I’ll never forget my first day at preschool. I said a tearful goodbye to my mom and was left alone, terrified, and praying for pickup time.
But as the tears poured down my cheeks, my new preschool teacher took my hand and led me to the play area—I was smitten by her big smile, and by the end of the day I didn’t want to leave.
Fast-forward (I won’t say how many years), and there I was dropping off my own child on her first day of preschool. There were tears (from both sides) but I was confident that as soon as I left she’d fall in love with her new preschool teacher, just as I had… and I was right.
When I saw my daughter’s smile as I picked her up from preschool that day, it occurred to me—there’s a lot to learn from the magic of a great preschool teacher.
Today, I’m fortunate to work in a space where I continue to be influenced and inspired by some of the world’s best and brightest early learning heroes. And although there’s still much work to be done in order to ensure pre-K professionals get the support and fair treatment they deserve, I’m grateful for the lessons they’ve taught me both then and now.
Here are just a few of the many business lessons, I could’ve only learned from a preschool teacher.
Every ECE pro knows play is crucial to learning.
But it’s not just kids who need time for play.
According to Dr. Stuart Brown, Founder and President at the National Institute for Play, adults need play time too: “The wiring of the brain to respond to play signaling occurs throughout life… Human play produces a whole array of benefits: faster learning, more resiliency, a sense of belonging to your social group, etc.,” he explained in an interview with The Naked Scientists.
With so many tangible benefits, it’s clear play is important no matter how old you are.
“It's very possible to build play into the work environment. It's very possible for an individual to recognize that they need it, and for them to find something in their day that gives them a sense of freedom and a sense of fun,” says Dr. Brown.
And it’s not just Brown who believes in the power of play at work. Many big brands, like Google and Disney for example, encourage play as a way to inspire employees and boost organizational innovation.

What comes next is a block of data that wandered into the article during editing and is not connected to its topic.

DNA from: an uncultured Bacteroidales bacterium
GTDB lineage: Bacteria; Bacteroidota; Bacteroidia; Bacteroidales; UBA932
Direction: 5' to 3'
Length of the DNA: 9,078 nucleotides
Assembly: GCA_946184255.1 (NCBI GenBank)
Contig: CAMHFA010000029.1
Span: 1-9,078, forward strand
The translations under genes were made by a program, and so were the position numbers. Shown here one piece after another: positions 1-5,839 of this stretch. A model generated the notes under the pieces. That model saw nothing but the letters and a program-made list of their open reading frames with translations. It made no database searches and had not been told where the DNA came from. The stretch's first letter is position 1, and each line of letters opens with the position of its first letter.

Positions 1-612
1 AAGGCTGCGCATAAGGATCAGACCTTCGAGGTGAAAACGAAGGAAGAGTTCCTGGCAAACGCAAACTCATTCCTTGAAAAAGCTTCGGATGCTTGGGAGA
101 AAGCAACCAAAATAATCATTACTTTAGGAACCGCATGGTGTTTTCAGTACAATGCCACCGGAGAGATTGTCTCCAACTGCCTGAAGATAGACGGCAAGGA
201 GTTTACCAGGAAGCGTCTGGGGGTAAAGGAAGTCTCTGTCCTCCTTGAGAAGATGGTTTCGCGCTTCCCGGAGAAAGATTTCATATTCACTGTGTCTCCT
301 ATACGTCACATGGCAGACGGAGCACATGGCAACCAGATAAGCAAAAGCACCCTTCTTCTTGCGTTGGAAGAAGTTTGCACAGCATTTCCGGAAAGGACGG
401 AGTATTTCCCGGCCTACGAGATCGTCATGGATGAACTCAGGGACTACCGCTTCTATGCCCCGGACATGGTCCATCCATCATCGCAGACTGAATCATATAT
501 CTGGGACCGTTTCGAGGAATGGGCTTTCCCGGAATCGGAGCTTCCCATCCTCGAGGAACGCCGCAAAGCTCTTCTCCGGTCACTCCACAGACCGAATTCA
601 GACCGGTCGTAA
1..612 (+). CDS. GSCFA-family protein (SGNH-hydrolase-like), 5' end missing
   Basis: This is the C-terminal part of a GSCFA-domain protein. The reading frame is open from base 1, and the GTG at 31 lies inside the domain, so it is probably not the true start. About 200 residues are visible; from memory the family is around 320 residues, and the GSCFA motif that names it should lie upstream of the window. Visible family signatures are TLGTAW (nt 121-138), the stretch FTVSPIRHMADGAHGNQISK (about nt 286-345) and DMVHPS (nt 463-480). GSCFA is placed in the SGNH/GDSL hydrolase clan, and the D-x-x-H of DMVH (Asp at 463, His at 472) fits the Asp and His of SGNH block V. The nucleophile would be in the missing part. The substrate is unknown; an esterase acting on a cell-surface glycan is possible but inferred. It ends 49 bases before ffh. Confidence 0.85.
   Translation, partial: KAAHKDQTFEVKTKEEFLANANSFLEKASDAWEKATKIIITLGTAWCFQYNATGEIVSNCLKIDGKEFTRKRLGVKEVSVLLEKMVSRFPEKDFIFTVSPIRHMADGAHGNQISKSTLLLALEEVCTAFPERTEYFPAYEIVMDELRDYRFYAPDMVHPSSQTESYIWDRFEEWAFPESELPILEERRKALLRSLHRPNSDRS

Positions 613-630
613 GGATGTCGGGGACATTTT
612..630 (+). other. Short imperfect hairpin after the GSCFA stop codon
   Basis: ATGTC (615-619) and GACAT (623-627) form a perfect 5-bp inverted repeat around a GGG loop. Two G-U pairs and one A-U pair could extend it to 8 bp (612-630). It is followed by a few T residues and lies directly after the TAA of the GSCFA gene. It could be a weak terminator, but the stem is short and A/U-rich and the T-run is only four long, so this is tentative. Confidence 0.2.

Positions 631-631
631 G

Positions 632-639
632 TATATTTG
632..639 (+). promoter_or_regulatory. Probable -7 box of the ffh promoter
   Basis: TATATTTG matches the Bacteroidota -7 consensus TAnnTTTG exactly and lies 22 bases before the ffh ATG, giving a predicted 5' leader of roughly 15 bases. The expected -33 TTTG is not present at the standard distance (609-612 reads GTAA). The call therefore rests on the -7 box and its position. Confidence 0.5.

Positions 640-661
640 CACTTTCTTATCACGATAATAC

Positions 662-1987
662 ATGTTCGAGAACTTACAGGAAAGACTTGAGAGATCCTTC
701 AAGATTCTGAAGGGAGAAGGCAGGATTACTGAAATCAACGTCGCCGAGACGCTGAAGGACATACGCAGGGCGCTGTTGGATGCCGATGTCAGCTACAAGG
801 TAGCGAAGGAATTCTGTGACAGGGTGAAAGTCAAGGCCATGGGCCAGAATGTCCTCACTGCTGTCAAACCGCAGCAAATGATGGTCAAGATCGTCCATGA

For example, Google’s 20% rule encourages workers to spend up to 20% of their time playing around with projects that have no financial promise in the hopes that, in some lightning-strike moment, they may come across something truly innovative.
The outcome? Satisfied employees who are always on the lookout for ways to improve, and have fun while doing it.
I loved my preschool teachers a lot. I’d hang on their every word, and at the end of the day I’d rush home to tell my mom how great they were.
That sort of sticky-hugs-and-kisses adoration probably won’t fly in the workplace—but there’s definitely a lot to learn from how preschool teachers build strong relationships with the children they care for.
Preschool teachers are experts in showing children they’ve got their backs—and ECE leaders can follow some simple rules to build the same connection with their employees, families and wider community.
Here’s how to show your community that you’re one big family:
Consistency is key to helping children feel secure—and the same goes for employees in the workplace.
Just as a preschool teacher begins the day with a set routine and curriculum, it’s important to provide a structured business and communication framework to help bring out the best in your team.
Here’s how to create a culture of trust in a world that’s anything but stable:
As a tech entrepreneur and someone privileged to be a small part of today’s ECE community, I’ve spent the last few years intentionally weaving the preschool teacher magic into my business.
From prioritizing play to focusing on consistency, there are a ton of lessons to be learned from these everyday heroes—and they all lead to stronger relationships, improved employee-employer respect, and an unrivaled culture of care.
No matter what happens in the world, or in your business, you can apply the principles of a stellar preschool teacher for a stronger, more empathetic approach in how you react—because perhaps more often than we think, we all need a sprinkle of that special preschool teacher magic. ✨